• supported multiple transport paths per pixel to reduce noise (but have fixed variable maximum path scattering depth),
  • implemented light importance sampling for point lights and spotlights.

Below are some renderings that were produced from this project along the settings used and the time taken. A lot of optimizations can be done and will be done in the next project.

Breakfast room

Breakfast room, 1920x1080, 1024 paths, 6 scatter events: 1h7m time

San Miguel

San Miguel, 1920x1080, 1024 paths, 6 scatter events: 1h3m time


Sponza 1920x1080, 4096 paths, 6 scatter events: 3h54m time

6. Renderer design

This project is split in two parts: one is the optimizations and the second is the fog.

For the optimizations, we can see almost a 2x speedup but with some visual artifacts in certain cases. The optimizations were focused on removing unecessary work in the ray tracing department such as:

  • stopping any transport paths with a very small modulation value,
  • culling lights with zero contribution and degenerate shadow rays,
  • use of bilinearIncrement so that a path contributes to a quad of pixels instead of only one.

The use of bilinearIncrement is the one that introduces the artifacts which you can see below. I provide a before and after the optimizations images and another one highlighting the differences.

Breakfast room before Before the optimization Breakfast room after After the optimization
Breakfast room diff

The differences between the above images

For the fog part, I proceeded with a naive implementation where for each transport path's rays:

  • we intersect it with the scene as we normally would,
  • we produce a probability to hit a particle based on the distance that it will travel,
  • we generate a random number and see if there is indeed an intersection with a particle,
    • if there is no intersection with a particle, we continue normally,
    • if there is intersection:
      • we generate another random number (0, ray_length) to determine the position of the particle along the ray’s direction,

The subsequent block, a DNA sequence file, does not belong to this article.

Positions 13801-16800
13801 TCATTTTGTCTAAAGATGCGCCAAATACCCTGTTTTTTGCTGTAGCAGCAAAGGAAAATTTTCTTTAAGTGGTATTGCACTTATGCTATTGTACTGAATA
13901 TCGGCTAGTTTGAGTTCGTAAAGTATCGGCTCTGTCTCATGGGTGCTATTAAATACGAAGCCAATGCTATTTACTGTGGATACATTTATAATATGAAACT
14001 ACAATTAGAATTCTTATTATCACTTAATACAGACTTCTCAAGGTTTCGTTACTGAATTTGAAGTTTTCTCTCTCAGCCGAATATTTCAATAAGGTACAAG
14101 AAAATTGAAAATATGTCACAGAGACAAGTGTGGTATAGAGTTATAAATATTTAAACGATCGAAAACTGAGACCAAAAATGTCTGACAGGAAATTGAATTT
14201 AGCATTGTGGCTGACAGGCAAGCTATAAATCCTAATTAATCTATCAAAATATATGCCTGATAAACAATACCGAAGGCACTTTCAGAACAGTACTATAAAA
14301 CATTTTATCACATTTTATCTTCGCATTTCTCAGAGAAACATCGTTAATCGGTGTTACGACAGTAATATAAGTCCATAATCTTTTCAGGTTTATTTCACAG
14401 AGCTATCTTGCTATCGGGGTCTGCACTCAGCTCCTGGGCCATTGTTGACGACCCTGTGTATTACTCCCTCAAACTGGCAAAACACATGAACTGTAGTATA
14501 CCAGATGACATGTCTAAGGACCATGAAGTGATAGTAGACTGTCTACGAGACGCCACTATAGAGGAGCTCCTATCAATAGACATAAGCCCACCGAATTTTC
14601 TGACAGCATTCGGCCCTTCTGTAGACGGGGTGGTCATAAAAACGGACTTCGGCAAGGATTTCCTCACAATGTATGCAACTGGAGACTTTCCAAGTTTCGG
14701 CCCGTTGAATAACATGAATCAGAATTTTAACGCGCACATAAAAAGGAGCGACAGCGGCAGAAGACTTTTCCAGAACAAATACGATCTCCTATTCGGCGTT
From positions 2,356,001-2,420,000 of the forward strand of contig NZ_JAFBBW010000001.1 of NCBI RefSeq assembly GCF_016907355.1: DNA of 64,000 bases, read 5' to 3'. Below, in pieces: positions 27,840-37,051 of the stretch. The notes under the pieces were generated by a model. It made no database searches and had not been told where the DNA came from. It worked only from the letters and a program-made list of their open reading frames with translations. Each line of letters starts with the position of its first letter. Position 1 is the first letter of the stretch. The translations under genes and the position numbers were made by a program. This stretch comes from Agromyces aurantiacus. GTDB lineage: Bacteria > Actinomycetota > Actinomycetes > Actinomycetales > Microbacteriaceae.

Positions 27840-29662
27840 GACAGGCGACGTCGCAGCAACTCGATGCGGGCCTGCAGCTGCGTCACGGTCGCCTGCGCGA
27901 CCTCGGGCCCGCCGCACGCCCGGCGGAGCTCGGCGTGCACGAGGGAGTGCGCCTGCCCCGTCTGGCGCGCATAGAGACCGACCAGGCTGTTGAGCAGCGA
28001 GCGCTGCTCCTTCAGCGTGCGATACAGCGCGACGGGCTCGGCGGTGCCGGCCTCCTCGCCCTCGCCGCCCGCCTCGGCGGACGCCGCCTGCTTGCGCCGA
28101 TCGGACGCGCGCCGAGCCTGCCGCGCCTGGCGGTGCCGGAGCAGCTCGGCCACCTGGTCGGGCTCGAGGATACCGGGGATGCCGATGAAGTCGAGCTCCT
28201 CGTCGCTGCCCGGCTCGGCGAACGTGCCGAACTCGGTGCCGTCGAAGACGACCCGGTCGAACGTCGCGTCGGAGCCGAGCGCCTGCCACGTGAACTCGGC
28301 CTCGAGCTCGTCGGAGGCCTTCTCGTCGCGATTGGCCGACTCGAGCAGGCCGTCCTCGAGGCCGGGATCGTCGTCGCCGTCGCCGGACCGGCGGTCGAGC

• we replace the previous surfel with the particle,
  • we continue with the shading as normal,
  • when the scattering is calculated, we generate a new random ray on the unit sphere around the intersected particles.

Below you can see some generated images with the uniform medium implemented. The noisy images stem from the fact that we use a lot of uniform random numbers and we don’t perform any importance sampling for the scatter directions. As the number of scatter events and transport paths increases, so does the noise is reduced. Still, the rendering times are high because everything is running on the CPU.

San miguel 'wintery' 512 paths, 12 scatter events, 41m time San miguel cold noon 2048 paths, 16 scatter events, 2h23m time
Breakfast room diff 4096 paths, 32 scatter events, 8h15m time

7. Ray marching on the GPU

And that brings us to the last project which involves Ray Marching on the GPU and the Sphere Tracing approach in particular. The whole project is writing GLSL code that is exclusively run on the GPU, so the code is only written in shaders. The "Ray Marching" chapter does an insanely good job at explaining the method to absolute beginners and it doesn't require reading any of the previous chapters.

Developing the ray marching code from scratch can be a pain at the start because we start with very simple shapes but the code can break down and not be extendable when it is time to build very complex scenes. This was my experience as it was the first time doing something like this and supporting the first 3 primitives and combining them to have something meaningful took many iterations of rewriting my GLSL API to finally be at a state where it is usable.

For this project I created an ancient Greek helmet which you see below. The shading is simple because I devoted more time in making the API consistent with as less bloat as possible. To see the individual steps to create the helmet please look at the end of my post.

Breakfast room diff The final shape after a lot of unions and subtractions of primitives


This is my attempt to implement the projects by Morgan Mcguire in